I read a lot of Duran Duran interviews, reviews, articles, and whatnot. Most of them feel and seem like the same old information repeated over and over again. There is always the inevitable section on the band’s long history, a paragraph or two or three about which famous person did what on the album, and that’s about it. Every once in awhile, you see a quote from one of the band members that resonates with you or catches your attention. I continue to read articles solely for THAT. I read for the one or two sentences that are interesting, meaningful or different. After all, who wants to read what you already know about. I mean…I’m all for repetition as a learning tool, but for band information and promotion, not so much. That said, every once in awhile, you run across a magazine article that pulls you in, offers real insight and leaves you wanting more. For me, that is the interview with John Taylor in Bass Player magazine. I was very tempted not to even look at the magazine simply because I’m not a bass player. Will I understand it? Do I know enough? Will I learn anything beyond John’s instrumentation? I decided to get it because…I knew that I had a long plane ride coming up and would need something to look at! Plus, John Taylor was on the cover! I was super glad that I had purchased it, too, as soon as I read it!! (If you haven’t purchased it yourself, do so, while you can! I’m obviously just talking highlights here.)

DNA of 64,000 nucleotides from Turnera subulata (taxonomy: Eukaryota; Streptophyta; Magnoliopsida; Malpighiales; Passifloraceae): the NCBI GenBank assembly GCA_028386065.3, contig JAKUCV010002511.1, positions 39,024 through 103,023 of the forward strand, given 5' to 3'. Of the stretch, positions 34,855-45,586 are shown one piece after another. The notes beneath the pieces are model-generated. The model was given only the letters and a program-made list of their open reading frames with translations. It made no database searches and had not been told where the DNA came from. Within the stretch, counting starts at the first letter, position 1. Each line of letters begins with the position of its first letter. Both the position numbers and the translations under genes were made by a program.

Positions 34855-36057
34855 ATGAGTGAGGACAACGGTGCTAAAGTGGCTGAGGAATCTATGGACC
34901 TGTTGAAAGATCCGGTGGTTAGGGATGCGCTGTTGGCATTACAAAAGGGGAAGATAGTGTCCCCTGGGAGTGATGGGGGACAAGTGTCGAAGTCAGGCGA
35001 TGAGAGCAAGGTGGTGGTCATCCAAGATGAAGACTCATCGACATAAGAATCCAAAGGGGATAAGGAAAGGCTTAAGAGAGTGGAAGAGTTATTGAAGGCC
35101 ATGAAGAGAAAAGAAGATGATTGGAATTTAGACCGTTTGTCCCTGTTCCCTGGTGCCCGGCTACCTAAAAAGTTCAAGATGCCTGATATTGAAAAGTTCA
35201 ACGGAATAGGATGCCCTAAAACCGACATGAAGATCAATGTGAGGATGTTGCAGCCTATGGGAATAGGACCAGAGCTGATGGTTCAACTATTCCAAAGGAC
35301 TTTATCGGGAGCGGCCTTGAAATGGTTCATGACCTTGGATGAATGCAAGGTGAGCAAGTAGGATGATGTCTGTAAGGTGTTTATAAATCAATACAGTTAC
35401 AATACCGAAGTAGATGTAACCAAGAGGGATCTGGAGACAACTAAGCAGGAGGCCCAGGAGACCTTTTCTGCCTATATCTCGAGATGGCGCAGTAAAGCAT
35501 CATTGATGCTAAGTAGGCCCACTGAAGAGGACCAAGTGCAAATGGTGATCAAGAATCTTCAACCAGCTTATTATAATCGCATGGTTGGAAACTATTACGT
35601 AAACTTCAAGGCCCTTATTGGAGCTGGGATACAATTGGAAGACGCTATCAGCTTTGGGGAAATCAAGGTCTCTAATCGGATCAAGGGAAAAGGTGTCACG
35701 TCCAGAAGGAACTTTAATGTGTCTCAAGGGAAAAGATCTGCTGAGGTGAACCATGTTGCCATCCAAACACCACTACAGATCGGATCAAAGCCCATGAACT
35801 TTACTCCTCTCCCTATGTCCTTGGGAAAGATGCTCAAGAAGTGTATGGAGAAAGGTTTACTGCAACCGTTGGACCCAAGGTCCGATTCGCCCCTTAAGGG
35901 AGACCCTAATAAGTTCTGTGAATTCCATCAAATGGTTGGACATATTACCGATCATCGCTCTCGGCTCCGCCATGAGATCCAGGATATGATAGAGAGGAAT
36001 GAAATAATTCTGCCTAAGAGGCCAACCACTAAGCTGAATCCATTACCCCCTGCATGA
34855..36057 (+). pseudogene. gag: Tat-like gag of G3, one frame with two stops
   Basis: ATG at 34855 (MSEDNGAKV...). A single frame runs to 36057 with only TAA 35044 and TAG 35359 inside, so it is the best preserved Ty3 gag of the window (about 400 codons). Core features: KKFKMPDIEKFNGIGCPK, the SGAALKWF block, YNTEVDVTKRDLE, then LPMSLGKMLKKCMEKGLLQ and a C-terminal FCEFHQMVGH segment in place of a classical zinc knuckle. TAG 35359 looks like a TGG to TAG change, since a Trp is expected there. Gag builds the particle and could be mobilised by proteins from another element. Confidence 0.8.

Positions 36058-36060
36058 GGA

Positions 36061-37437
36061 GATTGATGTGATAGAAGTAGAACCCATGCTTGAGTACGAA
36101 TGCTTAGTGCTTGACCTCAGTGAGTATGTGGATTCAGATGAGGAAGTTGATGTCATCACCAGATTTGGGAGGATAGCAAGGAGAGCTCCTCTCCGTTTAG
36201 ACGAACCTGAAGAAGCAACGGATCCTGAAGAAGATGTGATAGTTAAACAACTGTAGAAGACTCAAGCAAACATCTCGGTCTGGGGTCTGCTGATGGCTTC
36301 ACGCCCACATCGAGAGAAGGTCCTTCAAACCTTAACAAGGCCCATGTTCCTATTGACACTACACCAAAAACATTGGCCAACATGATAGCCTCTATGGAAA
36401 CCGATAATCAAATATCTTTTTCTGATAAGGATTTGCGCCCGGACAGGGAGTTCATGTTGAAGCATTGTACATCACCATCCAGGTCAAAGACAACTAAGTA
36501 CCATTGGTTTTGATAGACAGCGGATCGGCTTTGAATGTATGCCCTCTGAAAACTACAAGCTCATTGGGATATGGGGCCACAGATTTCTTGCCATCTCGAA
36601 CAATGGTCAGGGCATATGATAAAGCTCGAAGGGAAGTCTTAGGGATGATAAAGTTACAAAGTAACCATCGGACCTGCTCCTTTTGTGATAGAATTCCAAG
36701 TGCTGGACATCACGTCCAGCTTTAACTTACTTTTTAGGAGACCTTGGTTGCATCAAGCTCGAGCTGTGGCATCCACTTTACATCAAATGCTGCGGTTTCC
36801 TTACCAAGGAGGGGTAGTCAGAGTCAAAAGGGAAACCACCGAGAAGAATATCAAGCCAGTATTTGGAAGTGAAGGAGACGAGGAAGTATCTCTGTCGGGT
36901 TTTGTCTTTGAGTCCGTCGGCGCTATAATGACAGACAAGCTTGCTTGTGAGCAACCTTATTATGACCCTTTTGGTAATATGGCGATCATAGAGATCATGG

The article starts off common enough with a very brief history and mention of the new album along with all of the collaborations on it. Yet, by the end of the first paragraph, you know that the article is going to dive deep and ask the questions that many, many fans want, and maybe need, to know. The article acknowledges that the “signature JT bass” can be found in tracks like “Pressure Off”, “Only in Dreams” and “Paper Gods”. There is also an acknowledgement that John is also behind a synth part of the time. This, of course, is what worries fans. Where’s the bass? is a common question amongst Duranies these days. They don’t seem to hear the same bass in the album, Paper Gods, compared to the previous album, All You Need Is Now. These fans don’t want John on synth. They want him on bass. Why make it so electronic, fans want to know? Perhaps, there is a little fear in there that if John’s bass playing isn’t needed, that maybe HE isn’t needed anymore either. Thankfully, this article addressed this issue immediately and spends literally the first five questions on some element related to electronic bass or synth.